CAD, Oil And Canada's Economy Will Increasingly Expand

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Includes: BIL, DFVL, DFVS, DLBL, DLBS, DTUL, DTUS, DTYL, DTYS, EDV, EGF, EWC, FIBR, FTT, FXC, GBIL, GOVT, GSY, HYDD, IEF, IEI, ITE, PLW, PST, RISE, SCHO, SCHR, SHV, SHY, SPTL, SPTS, TAPR, TBF, TBT, TBX, TBZ, TLH, TLT, TMF, TMV, TTT, TUZ, TYBS, TYD, TYNS, TYO, UBT, UDN, UST, UUP, VGIT, VGLT, VGSH, VUSTX, ZROZ
by: D. H. Taylor

Summary

U.S. is Canada's largest trade partner.

CA economy closely tied with commodities and oil.

U.S. and CA interest rates highly correlated.

I am heavily bullish on U.S. interest rates for multiple reasons. But, that does not mean I am bullish on the USD, per se. In fact, given the past performance of certain commodities, currencies and interest rates, I am becoming more bullish on the CAD versus USD.

The economy of the United States and its neighbor to the north mirror each other very tightly. So do their respective 10-year yields on interest rates. In fact, if I put up the interest rate charts of both countries and asked the respective central bankers which chart was who's, I doubt I would get a firm answer but more like a guess. The chart for the two country's 10-year government bond

yields are below:

U.S. interest rates are heading higher. If the correlation remains in tact, so will Canadian interest rates.

There are a number of reasons why U.S. interest rates will be heading higher. To name a few: the economy and the Fed, dwindling foreign purchasers and the fact that eventually the ECB and BoJ will end policies that are pushing down interest rates in some of the biggest economies in the world. Take away those two 800-pound gorillas in the room, and all of a sudden the the interest rate picture looks chaotic.

Along with interest rates, the Canadian dollars mirrors oil. Below, I have inverted the chart on USDCAD to show CAD as well as the oil chart:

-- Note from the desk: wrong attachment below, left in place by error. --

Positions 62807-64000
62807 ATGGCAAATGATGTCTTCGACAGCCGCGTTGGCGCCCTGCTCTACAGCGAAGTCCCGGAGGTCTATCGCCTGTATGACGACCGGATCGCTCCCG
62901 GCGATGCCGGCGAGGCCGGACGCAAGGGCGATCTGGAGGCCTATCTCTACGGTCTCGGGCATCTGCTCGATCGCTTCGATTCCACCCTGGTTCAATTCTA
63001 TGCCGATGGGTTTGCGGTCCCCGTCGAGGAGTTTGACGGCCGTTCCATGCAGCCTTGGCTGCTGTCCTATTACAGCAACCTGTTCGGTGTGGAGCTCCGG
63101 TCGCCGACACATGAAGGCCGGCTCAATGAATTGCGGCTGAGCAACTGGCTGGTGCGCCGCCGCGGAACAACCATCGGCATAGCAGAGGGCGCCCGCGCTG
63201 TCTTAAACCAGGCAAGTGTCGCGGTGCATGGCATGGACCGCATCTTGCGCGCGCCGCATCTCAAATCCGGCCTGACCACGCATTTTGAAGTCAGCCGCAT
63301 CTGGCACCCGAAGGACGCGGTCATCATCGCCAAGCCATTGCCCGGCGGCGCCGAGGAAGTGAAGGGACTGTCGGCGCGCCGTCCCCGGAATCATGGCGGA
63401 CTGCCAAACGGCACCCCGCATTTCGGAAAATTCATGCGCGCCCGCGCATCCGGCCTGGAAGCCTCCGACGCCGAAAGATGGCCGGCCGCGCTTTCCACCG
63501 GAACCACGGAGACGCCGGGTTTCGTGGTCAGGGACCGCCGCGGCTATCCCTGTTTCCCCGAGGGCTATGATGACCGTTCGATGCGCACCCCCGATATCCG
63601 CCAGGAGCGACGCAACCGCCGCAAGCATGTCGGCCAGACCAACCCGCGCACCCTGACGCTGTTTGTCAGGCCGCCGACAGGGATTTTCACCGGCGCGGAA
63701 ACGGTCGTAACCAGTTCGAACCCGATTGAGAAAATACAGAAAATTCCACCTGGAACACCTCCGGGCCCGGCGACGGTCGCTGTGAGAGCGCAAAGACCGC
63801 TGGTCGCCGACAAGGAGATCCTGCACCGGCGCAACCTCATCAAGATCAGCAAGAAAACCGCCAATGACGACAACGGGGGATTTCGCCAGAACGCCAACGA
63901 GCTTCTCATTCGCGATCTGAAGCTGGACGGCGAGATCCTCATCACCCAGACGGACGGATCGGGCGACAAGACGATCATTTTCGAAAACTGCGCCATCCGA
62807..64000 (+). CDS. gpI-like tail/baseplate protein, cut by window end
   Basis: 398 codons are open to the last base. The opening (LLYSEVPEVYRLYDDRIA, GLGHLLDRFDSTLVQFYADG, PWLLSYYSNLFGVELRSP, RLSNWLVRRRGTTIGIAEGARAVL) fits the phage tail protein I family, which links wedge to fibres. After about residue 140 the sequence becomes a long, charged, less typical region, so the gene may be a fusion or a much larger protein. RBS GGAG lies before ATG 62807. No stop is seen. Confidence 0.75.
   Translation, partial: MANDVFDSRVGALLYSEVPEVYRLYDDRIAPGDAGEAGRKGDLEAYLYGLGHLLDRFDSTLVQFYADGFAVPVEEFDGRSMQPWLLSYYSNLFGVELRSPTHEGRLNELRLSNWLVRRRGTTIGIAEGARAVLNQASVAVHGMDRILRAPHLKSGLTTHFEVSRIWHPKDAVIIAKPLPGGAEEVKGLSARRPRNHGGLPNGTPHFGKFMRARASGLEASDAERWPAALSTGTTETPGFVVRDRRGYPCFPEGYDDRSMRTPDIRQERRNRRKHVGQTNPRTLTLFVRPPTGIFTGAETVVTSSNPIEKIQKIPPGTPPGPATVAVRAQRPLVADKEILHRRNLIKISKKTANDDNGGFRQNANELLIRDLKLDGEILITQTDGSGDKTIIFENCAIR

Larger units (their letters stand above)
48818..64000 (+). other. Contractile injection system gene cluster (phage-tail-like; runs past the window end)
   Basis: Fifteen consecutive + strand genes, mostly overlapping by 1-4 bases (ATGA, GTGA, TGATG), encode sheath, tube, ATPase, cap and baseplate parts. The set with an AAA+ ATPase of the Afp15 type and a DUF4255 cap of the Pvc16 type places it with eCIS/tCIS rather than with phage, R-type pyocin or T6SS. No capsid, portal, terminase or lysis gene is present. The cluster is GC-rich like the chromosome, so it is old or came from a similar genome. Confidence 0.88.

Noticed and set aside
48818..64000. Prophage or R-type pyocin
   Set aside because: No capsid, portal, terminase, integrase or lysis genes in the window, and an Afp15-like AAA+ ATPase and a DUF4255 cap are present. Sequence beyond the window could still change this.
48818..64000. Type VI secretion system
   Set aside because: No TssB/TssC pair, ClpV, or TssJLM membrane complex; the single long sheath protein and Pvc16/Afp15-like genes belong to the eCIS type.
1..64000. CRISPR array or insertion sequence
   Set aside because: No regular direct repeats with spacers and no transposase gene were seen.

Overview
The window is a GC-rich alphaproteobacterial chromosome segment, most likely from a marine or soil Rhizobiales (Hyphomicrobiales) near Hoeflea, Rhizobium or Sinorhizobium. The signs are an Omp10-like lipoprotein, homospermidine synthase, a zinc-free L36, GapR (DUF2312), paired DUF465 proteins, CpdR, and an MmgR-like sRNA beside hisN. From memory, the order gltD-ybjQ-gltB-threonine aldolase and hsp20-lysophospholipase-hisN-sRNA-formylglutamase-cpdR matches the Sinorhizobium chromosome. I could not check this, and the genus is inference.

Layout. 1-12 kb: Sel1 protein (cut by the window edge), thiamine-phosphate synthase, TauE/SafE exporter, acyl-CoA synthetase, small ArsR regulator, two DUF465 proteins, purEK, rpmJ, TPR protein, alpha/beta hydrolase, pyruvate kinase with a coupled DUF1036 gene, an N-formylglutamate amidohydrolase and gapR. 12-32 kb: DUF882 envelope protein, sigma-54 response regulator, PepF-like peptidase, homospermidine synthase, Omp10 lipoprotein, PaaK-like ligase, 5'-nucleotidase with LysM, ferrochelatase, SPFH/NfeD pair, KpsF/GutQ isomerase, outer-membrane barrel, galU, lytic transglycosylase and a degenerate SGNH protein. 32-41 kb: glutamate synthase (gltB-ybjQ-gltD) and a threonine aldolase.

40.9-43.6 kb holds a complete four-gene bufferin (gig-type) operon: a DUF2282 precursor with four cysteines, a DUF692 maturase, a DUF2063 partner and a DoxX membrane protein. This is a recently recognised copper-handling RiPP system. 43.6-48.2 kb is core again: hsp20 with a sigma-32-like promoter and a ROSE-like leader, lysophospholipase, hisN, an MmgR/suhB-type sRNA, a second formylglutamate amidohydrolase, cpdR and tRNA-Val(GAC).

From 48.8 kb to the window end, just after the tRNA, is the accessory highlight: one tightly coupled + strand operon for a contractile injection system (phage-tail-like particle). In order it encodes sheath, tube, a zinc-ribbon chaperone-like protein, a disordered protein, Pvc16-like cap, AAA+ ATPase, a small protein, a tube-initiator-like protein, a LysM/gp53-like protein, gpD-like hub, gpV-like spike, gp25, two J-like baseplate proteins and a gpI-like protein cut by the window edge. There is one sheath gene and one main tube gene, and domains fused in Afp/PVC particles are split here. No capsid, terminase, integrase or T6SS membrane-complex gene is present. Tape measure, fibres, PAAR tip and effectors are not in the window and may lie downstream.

Look at the charts above. CAD and oil are practically the same chart minus the minutia of smaller intermediate price movements. American imports more oil from Canada than anywhere else in the world. And, given that, it makes sense that as the economy in the United States expands more and more, creating more and more jobs, the needs for oil will increase along with that.

You would think, however, that the economy of Canada is purely oil. Canada exports a great deal of commodity products, in general. This could be oil, lumber, coal, and other minerals. But, commodity prices largely mirror the overall economy in general. If the U.S. economy falters, commodity prices falter. That is the consequence of supply and demand. And, by coincidence, this follows through with the CAD currency.

I have been interested in long CAD crosses versus other currencies. Certainly the CADJPY cross has gotten my attention and I have done well with it over the past few weeks. Believe that U.S. interest rates are going to far outperform Japanese rates by a long shot. I also see CAD interest rates mirroring the U.S.

The mathematics of CAD versus JPY and USD versus JPY make for a continued move upward in this leg of the carry trade.

Disclosure: I am/we are long OIL.

I wrote this article myself, and it expresses my own opinions. I am not receiving compensation for it (other than from Seeking Alpha). I have no business relationship with any company whose stock is mentioned in this article.